Doctors and beyond: getting to know your hospital staff

Hospitals are large and often complex health institutions staffed by professionals specialising in different areas of medical science. Beyond the familiar roles of general practitioners and nurses, there are a wide range of positions and jobs crucial to hospital operations and patient care that many people may not even be aware of. From radiographers to histopathologist consultants, familiarising yourself with these roles may enhance your appreciation of these professions and better inform you about the intricacies of medical care.

Knowing who is taking care of specific health needs is also vital, as it enables patients and visitors to navigate the healthcare system more effectively and appreciate the collaborative effort in providing them with quality hospital care.

Here are a few unique and specialised medical professionals who play vital roles as hospital staff:

Various types of surgeons

The roles of surgeons vary depending on their specialisation. For example, orthopaedic surgeons focus on the musculoskeletal system and address issues related to bones, joints, and muscles. In this same field, there are surgeons specialising in hand and reconstructive microsurgery who deal with procedures involving the hands and limbs.

There are also breast surgeons that help treat breast-related medical conditions, which can include cancer treatment. There are neurosurgeons that handle surgeries related to the brain and nervous system, as well as trauma surgeons who are adept at managing emergencies requiring prompt surgical intervention. Many hospitals also have reconstructive and cosmetic surgeons on board. Every type of surgeon has their own unique skill sets and knowledge, making them vital to specialised patient care in hospitals.


Obstetricians and Gynaecologists

Ob-Gyns or obstetricians and gynaecologists are specialists who focus on women’s health, particularly concerning reproductive health, pregnancy, and childbirth. While some people, even women themselves, conflate the two medical professions, they have different roles. Obstetricians oversee every aspect of pregnancy, from prenatal to postnatal care, to ensure that the mother and child are in good health. Meanwhile, gynaecologists treat a wide range of issues related to women’s health and reproductive system, such as menstruation disorders, menopause, and contraception. They also take part in the diagnosis and treatment of gynaecological cancers in addition to performing surgeries like hysterectomies.

ob gyn

Histopathologist consultant

This is a profession you may not be familiar with because it is a highly specialised role. Indeed, only a few hospitals, including a select few within the Singapore hospital network, have the specific facilities and patient demographics to necessitate the presence of a histopathologist consultant. Their role is critical in diagnosing diseases by examining tissue and cell samples under a microscope.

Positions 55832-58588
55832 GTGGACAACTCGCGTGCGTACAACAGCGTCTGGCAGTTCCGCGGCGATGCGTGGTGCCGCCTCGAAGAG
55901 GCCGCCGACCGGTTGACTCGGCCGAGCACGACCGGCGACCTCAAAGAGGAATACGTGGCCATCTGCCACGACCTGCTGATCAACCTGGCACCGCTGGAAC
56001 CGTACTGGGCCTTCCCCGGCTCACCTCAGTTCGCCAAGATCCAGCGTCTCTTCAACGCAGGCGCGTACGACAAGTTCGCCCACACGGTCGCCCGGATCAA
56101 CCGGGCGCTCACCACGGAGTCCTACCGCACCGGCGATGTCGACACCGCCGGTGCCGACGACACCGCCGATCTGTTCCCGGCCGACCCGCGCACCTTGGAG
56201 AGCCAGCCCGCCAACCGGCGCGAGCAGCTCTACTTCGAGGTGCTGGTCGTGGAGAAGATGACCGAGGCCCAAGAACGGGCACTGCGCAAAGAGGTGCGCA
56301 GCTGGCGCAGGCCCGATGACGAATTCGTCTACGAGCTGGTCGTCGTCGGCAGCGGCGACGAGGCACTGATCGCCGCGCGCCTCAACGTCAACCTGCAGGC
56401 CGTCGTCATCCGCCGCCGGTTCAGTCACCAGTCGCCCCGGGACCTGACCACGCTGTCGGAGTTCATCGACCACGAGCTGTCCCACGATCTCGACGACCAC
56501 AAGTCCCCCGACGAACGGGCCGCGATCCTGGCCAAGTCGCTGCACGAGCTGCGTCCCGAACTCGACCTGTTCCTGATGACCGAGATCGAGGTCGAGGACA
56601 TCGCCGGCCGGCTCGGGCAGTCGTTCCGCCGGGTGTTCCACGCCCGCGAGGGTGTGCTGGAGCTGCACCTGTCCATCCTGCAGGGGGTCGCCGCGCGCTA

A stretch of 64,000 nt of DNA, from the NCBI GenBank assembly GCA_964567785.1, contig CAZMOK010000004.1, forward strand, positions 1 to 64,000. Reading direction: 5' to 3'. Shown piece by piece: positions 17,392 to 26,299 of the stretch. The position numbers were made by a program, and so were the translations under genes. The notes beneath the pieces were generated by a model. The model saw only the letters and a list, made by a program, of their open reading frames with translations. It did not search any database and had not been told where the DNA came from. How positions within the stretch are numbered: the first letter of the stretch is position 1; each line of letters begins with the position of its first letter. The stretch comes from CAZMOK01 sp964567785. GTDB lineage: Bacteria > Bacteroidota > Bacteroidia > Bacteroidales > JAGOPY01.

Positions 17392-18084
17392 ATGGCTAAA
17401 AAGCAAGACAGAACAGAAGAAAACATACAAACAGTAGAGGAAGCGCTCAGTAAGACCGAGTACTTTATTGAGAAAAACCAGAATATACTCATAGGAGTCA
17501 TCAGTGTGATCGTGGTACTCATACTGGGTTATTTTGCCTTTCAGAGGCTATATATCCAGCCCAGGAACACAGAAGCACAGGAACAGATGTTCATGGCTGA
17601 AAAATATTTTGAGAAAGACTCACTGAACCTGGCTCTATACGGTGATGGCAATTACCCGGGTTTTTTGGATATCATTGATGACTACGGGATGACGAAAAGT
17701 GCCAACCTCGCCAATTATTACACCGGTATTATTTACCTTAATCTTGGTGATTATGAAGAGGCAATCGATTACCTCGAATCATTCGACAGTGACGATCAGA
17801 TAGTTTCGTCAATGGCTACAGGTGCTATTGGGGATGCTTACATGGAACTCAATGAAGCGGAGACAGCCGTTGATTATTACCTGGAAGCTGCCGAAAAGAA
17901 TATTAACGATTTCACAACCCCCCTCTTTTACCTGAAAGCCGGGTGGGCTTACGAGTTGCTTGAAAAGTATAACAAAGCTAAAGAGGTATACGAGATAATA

Specifically, histopathologist consultants ensure accurate disease diagnosis to provide crucial information for treatment planning, especially in cancer and other tissue-related diseases. Their detailed analyses guide clinical teams in determining the most effective treatment approaches for diverse medical conditions. In addition, histopathologists participate in research and contribute to advancements in medical science and understanding of diseases.

Paediatrician and Geriatrician

Paediatricians focus on medical care in children, from infants to adolescents, and address various health issues that include developmental disorders and childhood illnesses. Their expertise is not just in treating diseases, but also in monitoring and supporting the healthy growth and development of children.

On the other hand, geriatricians focus on elderly patients and deal with the complexities of ageing. They manage multiple chronic conditions and geriatric syndromes, as well as work towards improving the overall quality of life for older adults. Both these roles are crucial in providing age-specific healthcare and cater to the needs of these particular age groups.


Neonatologists are paediatricians who specialise in the care of newborns, specifically those who are ill or premature. Their expertise is critical in neonatal intensive care units (NICUs), where they handle complex medical conditions affecting newborn babies. These experts are knowledgeable about treating a range of newborn illnesses and providing life-saving interventions. Furthermore, they collaborate with obstetricians and paediatricians to provide comprehensive care for the mother and child, addressing any issues that may develop during the perinatal stage.